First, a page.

The importance of modeling opinion dynamics in Tauchain. By Dana Edwards. Posted on Steemit. October 9, 2018.
The videos I recommend anyone watch to understand the importance of this are listed below:
Opinion dynamics modeling in society (part 1)
How do governments determine policy priorities?
The Hidden Trump Model - Opinion Dynamics w/ Social Desirability Bias - H. Zontine & S. Davies
Tauchain is unique because it can aggregate opinions into consensus and toward synthesis
For those who do not understand what Tauchain is trying to do we have to understand that in the beta network of Tauchain consensus = synthesis. Synthesis in this case is program synthesis. In other words the product of consensus is the software. The consensus emerges based on discussion. During this discussion the opinions will be broadcast in such a way that agreements will be reached. These agreements will form the basis of the specification from which program synthesis can produce or output the software.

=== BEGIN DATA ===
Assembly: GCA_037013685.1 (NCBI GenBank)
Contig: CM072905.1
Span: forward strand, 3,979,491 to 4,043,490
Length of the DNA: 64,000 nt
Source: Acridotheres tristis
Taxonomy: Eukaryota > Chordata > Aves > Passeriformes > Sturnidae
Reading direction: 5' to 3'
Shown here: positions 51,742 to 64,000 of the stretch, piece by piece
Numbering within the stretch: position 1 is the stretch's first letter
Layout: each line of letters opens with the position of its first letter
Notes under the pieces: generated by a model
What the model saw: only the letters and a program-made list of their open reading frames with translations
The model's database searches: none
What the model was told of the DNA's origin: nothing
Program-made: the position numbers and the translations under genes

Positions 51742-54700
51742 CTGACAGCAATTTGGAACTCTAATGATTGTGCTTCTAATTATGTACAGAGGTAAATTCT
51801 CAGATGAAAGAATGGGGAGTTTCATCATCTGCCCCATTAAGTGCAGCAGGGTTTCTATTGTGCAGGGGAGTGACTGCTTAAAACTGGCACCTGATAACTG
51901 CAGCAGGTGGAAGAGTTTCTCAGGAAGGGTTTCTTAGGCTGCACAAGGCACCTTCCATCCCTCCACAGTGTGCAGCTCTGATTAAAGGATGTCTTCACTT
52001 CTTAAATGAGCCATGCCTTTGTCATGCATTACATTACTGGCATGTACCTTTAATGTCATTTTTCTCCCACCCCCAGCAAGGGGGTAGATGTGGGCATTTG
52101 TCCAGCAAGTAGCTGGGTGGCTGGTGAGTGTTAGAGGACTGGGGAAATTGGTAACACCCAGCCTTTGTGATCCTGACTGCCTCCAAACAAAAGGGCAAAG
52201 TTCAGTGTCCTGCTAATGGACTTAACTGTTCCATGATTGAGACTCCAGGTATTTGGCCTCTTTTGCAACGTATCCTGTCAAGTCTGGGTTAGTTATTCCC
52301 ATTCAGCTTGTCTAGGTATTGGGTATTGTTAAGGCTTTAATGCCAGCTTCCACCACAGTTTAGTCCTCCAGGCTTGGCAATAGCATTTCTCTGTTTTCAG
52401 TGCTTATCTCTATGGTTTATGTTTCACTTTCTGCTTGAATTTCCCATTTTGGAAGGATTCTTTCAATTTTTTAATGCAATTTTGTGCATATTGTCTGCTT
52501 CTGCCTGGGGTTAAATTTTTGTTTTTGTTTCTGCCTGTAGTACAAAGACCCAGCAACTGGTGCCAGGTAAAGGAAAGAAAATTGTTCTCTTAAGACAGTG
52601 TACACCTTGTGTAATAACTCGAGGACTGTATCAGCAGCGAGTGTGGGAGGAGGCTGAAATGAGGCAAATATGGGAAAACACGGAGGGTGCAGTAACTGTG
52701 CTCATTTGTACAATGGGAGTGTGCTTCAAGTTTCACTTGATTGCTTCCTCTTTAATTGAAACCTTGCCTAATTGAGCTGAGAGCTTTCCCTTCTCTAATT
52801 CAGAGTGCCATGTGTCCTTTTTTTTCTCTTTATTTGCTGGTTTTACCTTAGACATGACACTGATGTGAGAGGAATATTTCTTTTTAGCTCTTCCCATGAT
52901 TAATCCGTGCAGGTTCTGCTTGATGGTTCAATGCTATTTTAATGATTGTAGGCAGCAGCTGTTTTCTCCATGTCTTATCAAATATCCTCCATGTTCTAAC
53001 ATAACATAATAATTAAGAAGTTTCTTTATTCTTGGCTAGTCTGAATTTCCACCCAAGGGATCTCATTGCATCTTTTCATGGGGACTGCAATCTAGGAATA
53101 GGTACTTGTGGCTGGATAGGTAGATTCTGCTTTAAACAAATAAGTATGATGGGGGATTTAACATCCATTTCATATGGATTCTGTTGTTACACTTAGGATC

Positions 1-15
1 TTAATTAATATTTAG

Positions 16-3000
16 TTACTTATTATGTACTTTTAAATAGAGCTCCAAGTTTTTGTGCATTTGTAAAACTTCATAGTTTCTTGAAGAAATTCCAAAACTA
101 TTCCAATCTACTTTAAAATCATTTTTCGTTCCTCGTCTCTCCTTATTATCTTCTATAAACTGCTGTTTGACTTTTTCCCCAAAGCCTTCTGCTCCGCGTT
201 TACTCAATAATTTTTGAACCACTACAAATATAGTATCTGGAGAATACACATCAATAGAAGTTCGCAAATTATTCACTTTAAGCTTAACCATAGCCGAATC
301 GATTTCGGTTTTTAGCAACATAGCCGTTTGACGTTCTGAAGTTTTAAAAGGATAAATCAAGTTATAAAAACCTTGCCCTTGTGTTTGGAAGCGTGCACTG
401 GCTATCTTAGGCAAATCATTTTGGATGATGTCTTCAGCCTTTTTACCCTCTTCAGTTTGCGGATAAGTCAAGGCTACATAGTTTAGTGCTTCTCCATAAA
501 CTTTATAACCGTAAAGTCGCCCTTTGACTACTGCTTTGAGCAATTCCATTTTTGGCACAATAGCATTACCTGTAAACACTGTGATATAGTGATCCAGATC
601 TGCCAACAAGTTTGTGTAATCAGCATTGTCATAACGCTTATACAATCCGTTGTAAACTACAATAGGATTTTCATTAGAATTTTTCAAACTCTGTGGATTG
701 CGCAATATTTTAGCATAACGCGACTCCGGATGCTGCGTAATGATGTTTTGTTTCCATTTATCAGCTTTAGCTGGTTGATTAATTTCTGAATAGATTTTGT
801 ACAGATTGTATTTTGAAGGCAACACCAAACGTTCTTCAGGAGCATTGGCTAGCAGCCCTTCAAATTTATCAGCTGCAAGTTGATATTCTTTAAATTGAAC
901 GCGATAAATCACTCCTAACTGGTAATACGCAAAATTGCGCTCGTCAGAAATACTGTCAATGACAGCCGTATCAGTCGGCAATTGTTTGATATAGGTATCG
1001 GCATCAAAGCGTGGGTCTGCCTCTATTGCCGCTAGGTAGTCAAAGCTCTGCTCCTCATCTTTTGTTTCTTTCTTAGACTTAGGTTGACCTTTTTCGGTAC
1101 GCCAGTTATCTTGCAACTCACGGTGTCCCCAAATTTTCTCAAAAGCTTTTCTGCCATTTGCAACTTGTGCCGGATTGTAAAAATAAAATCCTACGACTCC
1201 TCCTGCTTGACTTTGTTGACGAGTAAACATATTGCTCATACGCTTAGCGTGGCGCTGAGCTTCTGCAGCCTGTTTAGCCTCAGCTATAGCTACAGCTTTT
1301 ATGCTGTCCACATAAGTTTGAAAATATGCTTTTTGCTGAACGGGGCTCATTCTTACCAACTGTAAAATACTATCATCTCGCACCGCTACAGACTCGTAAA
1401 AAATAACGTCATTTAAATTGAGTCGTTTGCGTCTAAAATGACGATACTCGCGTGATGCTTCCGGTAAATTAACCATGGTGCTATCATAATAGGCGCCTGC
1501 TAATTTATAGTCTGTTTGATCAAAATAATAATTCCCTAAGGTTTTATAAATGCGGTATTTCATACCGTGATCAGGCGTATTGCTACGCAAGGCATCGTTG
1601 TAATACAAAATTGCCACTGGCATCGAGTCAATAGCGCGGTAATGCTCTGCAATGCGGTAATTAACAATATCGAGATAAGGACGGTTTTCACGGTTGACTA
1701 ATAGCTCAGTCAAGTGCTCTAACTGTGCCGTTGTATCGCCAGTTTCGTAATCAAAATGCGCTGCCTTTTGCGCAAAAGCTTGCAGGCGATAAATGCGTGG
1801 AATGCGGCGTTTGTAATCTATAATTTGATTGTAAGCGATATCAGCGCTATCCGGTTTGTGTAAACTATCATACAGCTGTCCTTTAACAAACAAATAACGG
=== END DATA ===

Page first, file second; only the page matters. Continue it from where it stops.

The problem Tauchain will face is the same problem which any preference aggregation optimization network will face. In other words just because people have preferences and try to express those preferences it does not mean that these preferences will be effectively expressed. In my other post I identified a specific problem which is summed up in the question on whether or not you can effectively aggregate preferences if there is false preferences being expressed? This problem has been called preference falsification but in general it seems to make the case for why privacy is necessary.